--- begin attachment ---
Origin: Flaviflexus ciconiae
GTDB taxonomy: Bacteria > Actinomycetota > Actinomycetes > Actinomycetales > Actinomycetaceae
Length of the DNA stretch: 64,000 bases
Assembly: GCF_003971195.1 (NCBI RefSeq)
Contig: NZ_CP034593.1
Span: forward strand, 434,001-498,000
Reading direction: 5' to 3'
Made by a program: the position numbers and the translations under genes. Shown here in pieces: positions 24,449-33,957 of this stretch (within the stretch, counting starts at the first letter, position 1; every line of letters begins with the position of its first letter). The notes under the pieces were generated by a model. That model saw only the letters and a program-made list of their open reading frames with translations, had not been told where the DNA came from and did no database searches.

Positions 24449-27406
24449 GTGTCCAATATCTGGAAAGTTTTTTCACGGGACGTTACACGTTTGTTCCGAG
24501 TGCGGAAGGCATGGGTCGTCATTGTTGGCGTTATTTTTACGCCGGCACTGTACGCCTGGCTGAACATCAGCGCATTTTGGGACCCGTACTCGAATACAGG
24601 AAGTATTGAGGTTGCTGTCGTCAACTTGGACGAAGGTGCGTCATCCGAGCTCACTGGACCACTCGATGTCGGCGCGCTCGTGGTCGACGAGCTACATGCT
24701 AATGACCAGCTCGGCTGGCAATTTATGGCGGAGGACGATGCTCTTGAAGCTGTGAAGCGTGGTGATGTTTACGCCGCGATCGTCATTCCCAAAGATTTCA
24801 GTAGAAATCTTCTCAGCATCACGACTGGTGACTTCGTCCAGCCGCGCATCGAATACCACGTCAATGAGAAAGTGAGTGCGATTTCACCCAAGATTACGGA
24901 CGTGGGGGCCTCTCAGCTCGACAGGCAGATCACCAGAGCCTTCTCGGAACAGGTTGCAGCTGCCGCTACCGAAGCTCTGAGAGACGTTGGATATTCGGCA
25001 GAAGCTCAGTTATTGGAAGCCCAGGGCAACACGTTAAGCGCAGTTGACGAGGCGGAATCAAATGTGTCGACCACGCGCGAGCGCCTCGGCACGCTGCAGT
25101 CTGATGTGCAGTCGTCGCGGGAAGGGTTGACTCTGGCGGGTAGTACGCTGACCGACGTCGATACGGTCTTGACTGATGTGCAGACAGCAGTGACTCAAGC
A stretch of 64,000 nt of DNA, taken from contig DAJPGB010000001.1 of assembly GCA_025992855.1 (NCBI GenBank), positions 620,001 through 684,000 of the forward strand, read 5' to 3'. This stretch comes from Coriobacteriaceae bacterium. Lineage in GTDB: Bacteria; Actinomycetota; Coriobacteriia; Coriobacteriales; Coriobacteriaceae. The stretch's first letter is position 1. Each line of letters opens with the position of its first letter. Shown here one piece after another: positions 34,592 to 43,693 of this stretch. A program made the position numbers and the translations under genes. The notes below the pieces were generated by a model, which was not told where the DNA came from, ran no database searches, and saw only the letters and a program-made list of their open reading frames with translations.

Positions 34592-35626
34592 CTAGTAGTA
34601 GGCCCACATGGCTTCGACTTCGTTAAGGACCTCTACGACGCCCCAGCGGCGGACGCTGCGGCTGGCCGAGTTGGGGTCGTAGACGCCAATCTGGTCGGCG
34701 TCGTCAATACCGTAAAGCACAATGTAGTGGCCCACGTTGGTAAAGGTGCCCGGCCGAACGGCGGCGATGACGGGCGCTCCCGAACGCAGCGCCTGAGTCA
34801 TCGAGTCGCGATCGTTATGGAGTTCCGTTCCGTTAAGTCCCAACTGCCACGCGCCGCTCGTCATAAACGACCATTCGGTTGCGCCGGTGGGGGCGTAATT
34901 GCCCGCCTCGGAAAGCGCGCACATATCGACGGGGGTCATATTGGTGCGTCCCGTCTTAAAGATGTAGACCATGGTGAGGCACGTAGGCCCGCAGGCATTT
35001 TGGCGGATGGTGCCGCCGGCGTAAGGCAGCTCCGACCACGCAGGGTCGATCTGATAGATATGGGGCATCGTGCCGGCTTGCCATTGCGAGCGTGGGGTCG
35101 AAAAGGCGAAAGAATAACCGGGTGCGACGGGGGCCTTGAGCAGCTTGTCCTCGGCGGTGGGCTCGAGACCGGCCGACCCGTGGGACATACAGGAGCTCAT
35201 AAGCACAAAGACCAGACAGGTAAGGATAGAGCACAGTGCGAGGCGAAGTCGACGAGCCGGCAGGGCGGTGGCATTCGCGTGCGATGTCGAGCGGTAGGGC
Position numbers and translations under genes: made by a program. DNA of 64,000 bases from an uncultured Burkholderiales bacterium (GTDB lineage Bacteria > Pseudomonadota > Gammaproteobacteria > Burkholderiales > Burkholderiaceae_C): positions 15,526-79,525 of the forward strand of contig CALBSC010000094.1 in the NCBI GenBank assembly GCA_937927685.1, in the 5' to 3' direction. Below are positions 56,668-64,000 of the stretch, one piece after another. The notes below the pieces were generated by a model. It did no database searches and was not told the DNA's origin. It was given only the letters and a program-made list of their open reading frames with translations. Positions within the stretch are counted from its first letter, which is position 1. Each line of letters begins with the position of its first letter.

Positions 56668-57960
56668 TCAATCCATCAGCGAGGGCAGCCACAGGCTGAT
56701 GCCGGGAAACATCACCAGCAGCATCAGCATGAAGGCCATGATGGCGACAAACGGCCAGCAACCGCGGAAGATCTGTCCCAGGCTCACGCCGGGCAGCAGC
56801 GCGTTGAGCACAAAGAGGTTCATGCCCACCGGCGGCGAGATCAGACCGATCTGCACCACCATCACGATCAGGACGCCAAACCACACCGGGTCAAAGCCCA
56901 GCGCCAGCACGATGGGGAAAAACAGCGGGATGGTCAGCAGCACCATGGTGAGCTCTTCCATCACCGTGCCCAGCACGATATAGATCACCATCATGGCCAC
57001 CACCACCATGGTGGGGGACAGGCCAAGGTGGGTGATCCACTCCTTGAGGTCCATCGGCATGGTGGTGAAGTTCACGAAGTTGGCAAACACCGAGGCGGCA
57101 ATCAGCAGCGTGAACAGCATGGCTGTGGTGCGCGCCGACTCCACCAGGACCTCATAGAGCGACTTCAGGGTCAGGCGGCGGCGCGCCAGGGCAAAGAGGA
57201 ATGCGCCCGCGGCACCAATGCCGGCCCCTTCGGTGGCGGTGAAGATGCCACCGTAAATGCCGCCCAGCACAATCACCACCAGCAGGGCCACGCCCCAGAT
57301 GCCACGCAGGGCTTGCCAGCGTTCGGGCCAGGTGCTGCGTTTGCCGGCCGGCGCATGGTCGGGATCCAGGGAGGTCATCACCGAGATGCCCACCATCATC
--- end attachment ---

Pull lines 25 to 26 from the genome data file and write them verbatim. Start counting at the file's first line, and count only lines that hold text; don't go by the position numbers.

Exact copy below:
35001 TGGCGGATGGTGCCGCCGGCGTAAGGCAGCTCCGACCACGCAGGGTCGATCTGATAGATATGGGGCATCGTGCCGGCTTGCCATTGCGAGCGTGGGGTCG
35101 AAAAGGCGAAAGAATAACCGGGTGCGACGGGGGCCTTGAGCAGCTTGTCCTCGGCGGTGGGCTCGAGACCGGCCGACCCGTGGGACATACAGGAGCTCAT